Meanwhile, there were several years of dispute between the Methodist ministers, Lima, and contending cities across the state, over proposals to move Genesee College to Syracuse. At the time, the ministers wanted a share of the funds from the Morrill Land Grant Act for Genesee College. Eventually, they agreed to a quid pro quo donation of $25,000 from Senator Cornell in exchange for their (Methodist) support for his bill. Cornell insisted the bargain be written into the bill and Cornell became New York State's Land Grant University in 1865. In 1869, Genesee College obtained New York State approval to move to Syracuse, but Lima got a court injunction to block the move, and Genesee stayed in Lima until it was dissolved in 1875.[24] By that time, however, the court injunction already had been made moot by the founding of a new university on March 24, 1870. On that date the State of New York had granted the new Syracuse University its own charter, independent of that of Genesee College.[24] The City of Syracuse had offered $100,000 to establish the school.[24] Bishop Jesse Truesdell Peck had donated $25,000 to the proposed school[25] and was elected the first president of the Board of Trustees.[21]

Rev. Daniel Steele, a former Genesee College president, served as the first administrative leader of Syracuse until its Chancellor was appointed.[26] The university opened in September 1871 in rented space downtown.[24] George F. Comstock, a member of the new University's Board of Trustees, had offered the school 50 acres (200,000 m2) of farmland on a hillside to the southeast of the city center. Comstock intended Syracuse University and the hill to develop as an integrated whole; a contemporary account described the latter as "a beautiful town ... springing up on the hillside and a community of refined and cultivated membership ... established near the spot which will soon be the center of a great and beneficent educational institution."[27]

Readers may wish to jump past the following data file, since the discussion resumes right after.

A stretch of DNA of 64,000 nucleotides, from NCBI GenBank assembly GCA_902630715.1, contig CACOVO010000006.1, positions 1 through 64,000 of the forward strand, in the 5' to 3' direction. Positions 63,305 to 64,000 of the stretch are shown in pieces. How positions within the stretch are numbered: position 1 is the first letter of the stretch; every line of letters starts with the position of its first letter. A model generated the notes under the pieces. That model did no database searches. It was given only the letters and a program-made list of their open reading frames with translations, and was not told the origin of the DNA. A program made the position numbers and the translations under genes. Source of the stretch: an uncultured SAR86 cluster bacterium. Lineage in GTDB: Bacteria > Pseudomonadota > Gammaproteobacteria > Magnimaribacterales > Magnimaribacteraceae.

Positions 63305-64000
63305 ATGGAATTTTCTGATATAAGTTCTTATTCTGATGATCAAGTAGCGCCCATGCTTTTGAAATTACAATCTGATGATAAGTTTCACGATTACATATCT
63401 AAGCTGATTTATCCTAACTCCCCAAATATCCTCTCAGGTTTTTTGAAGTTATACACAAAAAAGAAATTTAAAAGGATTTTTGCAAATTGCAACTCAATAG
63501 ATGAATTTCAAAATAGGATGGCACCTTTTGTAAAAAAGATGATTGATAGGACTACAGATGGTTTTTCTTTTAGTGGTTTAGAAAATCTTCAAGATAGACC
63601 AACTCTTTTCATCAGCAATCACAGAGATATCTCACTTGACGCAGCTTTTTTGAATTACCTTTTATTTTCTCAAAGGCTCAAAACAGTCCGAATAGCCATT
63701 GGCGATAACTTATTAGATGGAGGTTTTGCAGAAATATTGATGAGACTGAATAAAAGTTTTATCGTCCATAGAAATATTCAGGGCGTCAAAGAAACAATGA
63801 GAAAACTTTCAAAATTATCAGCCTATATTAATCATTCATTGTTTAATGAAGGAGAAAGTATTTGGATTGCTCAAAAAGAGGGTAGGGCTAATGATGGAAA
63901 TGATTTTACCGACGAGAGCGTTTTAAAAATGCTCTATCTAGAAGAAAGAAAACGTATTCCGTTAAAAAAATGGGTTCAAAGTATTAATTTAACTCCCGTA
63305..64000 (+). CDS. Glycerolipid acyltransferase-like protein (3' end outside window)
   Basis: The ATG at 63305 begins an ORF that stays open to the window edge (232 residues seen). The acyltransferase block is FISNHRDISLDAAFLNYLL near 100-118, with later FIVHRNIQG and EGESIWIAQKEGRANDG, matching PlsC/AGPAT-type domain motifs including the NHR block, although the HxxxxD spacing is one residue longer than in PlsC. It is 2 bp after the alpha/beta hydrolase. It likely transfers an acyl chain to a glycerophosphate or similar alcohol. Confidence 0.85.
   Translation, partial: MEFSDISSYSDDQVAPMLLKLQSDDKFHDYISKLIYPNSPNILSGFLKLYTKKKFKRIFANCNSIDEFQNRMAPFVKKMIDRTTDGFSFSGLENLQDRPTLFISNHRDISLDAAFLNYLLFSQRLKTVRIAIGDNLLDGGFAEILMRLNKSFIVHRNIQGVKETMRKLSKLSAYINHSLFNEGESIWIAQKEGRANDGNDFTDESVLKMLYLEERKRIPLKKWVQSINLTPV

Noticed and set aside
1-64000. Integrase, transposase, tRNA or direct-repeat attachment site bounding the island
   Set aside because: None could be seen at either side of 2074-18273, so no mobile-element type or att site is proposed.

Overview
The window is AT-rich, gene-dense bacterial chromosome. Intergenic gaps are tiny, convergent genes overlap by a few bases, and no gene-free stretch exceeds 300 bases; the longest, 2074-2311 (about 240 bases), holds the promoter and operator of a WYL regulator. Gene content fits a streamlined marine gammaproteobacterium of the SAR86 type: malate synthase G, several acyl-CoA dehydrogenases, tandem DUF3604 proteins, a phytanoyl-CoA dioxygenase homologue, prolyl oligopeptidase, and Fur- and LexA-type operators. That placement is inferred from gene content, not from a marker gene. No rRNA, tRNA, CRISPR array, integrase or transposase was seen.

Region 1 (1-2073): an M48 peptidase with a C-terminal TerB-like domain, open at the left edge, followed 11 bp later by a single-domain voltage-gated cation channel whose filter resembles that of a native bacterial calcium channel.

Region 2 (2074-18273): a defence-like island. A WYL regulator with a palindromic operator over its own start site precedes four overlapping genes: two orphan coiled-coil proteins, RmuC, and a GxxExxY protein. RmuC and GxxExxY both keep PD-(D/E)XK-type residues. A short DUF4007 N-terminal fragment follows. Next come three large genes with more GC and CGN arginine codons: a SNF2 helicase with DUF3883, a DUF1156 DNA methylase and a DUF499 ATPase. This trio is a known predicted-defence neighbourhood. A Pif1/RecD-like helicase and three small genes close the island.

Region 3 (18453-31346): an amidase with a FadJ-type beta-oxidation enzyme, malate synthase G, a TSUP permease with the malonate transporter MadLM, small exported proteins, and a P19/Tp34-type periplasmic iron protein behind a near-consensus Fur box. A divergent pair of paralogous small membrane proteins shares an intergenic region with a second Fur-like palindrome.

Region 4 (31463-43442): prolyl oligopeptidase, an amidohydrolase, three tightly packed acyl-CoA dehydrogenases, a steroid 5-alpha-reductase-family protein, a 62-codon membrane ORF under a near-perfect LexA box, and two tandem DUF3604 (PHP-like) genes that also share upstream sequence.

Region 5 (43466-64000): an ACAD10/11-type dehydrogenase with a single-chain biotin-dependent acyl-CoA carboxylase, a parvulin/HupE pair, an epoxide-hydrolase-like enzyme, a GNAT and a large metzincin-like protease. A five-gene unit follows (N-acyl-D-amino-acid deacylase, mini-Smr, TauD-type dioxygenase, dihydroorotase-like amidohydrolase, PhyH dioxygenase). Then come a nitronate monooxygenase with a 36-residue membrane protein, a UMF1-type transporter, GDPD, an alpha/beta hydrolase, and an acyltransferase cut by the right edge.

First Annual Class of Syracuse University.

Stephen Crane (front row, left) sits with baseball teammates on the steps of the Hall of Languages, Syracuse University, 1891. (Photo courtesy of the SU Special Collections Research Center) The university was founded as coeducational, and President Peck stated at the opening ceremonies, "The conditions of admission shall be equal to all persons... there shall be no invidious discrimination here against woman.... brains and heart shall have a fair chance... "[28] Syracuse implemented this policy with a high proportion of women students. In the College of Liberal Arts, the ratio between male and female students during the 19th century was approximately even. The College of Fine Arts was predominantly female, and a low ratio of women enrolled in the College of Medicine and the College of Law.[28] Men and women were taught together in the same courses, and many extra-curricular activities were coeducational as well. Syracuse also developed "women-only" organizations and clubs.